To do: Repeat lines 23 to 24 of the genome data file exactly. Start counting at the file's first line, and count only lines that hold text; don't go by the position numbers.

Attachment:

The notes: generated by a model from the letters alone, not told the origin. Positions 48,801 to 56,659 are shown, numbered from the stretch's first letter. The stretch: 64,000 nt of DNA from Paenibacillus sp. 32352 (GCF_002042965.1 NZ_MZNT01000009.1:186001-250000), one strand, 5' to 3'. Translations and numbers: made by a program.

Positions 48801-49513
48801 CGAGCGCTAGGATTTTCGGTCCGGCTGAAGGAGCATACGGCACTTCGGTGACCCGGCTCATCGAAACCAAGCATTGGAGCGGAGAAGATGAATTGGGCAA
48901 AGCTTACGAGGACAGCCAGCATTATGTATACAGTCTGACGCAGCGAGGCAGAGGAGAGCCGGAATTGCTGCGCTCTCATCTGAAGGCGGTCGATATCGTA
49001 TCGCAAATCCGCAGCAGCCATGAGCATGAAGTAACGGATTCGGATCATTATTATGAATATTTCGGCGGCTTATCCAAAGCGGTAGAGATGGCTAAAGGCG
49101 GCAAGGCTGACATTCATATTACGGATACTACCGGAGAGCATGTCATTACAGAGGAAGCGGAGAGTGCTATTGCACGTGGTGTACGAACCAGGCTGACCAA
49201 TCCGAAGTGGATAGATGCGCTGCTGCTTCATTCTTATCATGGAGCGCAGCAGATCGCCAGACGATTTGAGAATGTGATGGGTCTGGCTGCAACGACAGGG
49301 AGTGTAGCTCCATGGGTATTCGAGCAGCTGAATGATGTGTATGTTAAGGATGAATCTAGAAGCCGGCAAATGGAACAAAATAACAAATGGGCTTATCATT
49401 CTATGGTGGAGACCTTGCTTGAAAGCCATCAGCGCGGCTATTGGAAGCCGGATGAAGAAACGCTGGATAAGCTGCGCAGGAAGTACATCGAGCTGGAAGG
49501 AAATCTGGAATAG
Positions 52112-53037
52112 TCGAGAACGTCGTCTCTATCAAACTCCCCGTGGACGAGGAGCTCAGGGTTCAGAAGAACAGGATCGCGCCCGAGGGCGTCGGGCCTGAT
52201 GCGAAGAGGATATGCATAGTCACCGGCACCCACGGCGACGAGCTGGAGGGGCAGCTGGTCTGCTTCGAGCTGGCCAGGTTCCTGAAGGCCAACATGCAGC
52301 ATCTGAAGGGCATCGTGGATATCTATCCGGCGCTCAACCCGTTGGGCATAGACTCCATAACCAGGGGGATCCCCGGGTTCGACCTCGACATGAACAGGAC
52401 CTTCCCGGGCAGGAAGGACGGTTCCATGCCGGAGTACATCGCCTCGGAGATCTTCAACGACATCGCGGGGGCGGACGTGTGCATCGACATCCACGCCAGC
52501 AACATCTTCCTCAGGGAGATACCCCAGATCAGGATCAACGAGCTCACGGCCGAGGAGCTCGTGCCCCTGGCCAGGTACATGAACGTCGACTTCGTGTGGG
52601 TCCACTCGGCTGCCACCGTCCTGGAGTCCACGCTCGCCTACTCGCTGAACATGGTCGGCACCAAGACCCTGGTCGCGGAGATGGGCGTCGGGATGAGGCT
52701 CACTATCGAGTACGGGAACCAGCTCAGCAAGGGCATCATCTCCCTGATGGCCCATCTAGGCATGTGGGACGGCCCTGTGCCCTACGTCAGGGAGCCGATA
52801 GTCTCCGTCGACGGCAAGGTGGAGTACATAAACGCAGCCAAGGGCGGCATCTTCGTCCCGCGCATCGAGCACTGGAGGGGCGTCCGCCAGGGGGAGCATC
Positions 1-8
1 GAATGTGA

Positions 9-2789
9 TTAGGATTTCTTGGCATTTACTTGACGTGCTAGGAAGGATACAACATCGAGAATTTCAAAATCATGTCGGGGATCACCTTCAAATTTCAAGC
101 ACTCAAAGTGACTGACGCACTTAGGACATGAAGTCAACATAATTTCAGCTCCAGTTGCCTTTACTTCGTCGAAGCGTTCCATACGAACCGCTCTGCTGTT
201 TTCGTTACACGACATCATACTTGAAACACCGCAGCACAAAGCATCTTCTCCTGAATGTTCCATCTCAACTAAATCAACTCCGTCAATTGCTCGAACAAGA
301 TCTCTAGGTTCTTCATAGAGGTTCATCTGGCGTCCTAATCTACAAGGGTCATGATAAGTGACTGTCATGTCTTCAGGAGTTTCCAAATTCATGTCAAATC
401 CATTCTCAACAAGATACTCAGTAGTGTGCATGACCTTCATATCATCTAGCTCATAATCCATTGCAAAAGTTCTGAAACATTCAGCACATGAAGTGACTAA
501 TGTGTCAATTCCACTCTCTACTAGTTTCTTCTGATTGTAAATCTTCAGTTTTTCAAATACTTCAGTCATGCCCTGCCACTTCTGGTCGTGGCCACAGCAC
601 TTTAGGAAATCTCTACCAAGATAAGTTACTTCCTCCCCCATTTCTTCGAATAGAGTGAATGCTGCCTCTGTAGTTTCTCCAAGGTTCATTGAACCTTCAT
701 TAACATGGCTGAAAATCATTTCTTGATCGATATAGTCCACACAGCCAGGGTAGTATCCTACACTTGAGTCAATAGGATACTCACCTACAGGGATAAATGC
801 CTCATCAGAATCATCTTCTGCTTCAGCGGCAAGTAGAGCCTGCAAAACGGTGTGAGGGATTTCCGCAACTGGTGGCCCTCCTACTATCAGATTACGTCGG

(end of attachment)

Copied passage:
9 TTAGGATTTCTTGGCATTTACTTGACGTGCTAGGAAGGATACAACATCGAGAATTTCAAAATCATGTCGGGGATCACCTTCAAATTTCAAGC
101 ACTCAAAGTGACTGACGCACTTAGGACATGAAGTCAACATAATTTCAGCTCCAGTTGCCTTTACTTCGTCGAAGCGTTCCATACGAACCGCTCTGCTGTT